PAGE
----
Will Beatty, OT
Top-tier offensive tackles almost never hit the open market, given their importance to the offense. Beatty isn't a Pro Bowl-caliber lineman at this point in his career, but a team with a need at tackle could use a veteran with his ability. Beatty was released by the Giants and underwent shoulder surgery, but he's generated some interest this offseason. The Raiders and Broncos hosted him for visits but passed on signing him at the time. As a left tackle, Beatty may not be what teams are looking for to protect their quarterbacks' blind side, but he can add much-needed depth for teams thin at the position. The Giants trusted him to play left tackle and protect Eli Manning, so clearly he has enough pass-blocking talent to start in the NFL.
Chris Culliver, CB
The 2015 season was a terrible one for Chris Culliver. After starting 14 games for the 49ers in 2014, Culliver joined the Redskins, only lasting six games before tearing his ACL and MCL in practice in November. He has since been released by the Redskins and is uncertain to be ready for the start of the 2016 season. He has vowed to be ready for the start of the regular season, but that will require a very fast recovery timetable. While with the 49ers, Culliver showed decent ball skills, picking off seven passes in four season. His market hinges on the health of his knee, though: If it's good to go by Week 1, he'll land somewhere before training camp. If not, it could take some time for Culliver to sign.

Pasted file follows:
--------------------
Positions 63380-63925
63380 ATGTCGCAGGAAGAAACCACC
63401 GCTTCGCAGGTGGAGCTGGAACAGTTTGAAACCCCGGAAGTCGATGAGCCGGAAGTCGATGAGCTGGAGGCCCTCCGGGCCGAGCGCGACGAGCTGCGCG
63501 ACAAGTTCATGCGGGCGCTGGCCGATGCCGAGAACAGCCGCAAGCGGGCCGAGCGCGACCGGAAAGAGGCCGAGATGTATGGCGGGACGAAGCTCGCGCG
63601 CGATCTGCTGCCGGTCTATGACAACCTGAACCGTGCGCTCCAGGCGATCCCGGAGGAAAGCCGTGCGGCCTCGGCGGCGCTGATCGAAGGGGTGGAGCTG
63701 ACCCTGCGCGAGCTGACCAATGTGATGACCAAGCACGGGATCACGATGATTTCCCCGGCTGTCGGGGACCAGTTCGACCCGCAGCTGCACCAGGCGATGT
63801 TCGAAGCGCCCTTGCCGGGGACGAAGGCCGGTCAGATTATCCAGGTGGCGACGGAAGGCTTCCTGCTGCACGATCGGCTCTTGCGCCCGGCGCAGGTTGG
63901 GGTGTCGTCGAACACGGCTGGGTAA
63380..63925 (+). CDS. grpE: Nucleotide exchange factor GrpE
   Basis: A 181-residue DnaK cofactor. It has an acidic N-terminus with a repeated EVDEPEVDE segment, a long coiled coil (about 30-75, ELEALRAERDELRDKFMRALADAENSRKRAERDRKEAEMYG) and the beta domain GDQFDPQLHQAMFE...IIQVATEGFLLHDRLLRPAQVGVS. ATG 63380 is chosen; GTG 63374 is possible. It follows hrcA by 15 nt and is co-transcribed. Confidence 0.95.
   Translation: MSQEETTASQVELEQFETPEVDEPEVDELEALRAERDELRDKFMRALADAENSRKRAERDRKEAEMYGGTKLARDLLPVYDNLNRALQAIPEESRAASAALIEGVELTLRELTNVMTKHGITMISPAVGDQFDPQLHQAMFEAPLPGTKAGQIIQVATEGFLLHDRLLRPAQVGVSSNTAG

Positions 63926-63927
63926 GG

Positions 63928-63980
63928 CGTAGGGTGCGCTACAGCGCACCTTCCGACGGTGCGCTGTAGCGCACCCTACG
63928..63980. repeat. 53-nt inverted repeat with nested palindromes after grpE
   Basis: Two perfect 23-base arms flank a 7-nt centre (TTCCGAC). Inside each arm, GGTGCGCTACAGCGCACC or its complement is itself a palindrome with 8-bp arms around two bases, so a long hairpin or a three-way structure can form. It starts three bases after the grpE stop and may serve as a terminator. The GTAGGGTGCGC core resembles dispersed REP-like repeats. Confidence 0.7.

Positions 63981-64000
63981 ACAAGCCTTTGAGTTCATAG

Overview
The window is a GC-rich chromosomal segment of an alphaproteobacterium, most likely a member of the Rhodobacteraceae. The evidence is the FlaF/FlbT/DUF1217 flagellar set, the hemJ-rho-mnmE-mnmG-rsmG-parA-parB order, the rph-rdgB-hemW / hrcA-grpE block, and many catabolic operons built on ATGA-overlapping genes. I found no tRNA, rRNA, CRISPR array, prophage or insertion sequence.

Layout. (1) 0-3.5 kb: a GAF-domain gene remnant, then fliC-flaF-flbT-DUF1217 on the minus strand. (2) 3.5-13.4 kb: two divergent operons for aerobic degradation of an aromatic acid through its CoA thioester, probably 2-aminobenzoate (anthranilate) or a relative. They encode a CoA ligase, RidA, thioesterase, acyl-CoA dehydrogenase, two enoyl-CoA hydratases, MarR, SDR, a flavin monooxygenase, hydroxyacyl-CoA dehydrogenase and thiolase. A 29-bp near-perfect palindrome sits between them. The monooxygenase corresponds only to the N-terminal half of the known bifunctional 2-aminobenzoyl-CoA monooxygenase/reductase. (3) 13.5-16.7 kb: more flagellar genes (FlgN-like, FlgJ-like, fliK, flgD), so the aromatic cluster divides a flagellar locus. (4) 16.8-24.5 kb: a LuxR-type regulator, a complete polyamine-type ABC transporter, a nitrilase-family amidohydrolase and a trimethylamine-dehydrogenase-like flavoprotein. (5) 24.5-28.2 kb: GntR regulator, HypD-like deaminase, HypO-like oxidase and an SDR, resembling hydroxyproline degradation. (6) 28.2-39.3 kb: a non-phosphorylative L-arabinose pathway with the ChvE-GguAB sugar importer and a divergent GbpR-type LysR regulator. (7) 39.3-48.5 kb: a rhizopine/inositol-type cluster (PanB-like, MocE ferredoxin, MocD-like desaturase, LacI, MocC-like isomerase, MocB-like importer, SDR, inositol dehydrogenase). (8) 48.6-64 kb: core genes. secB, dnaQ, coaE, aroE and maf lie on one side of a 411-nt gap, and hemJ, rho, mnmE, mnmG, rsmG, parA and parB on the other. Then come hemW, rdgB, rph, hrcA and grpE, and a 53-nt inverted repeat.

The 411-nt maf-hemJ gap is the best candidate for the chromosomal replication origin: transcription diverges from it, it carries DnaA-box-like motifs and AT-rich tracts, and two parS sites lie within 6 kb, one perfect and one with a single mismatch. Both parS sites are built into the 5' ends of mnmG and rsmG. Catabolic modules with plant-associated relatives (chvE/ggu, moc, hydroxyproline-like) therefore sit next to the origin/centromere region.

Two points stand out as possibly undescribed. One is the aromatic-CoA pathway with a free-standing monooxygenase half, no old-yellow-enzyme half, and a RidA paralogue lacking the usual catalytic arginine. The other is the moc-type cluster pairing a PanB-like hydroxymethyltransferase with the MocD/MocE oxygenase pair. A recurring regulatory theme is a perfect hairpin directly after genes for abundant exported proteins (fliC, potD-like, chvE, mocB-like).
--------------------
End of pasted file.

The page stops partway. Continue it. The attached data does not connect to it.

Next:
Louis Vasquez, OG
Since 2012, Louis Vasquez hasn't missed a single game. He was a consistent starter at both guard and right tackle for the Broncos for the past three seasons but was ultimately released back in March. He generated interest shortly thereafter with the Titans bringing him in for a visit, though he wasn't signed. He still sits on the open market more than two months after being released and serves better as a pass blocker than a run blocker, which hurts his value somewhat at right guard. His flexibility should help his cause, as well, potentially serving as a swing tackle and guard.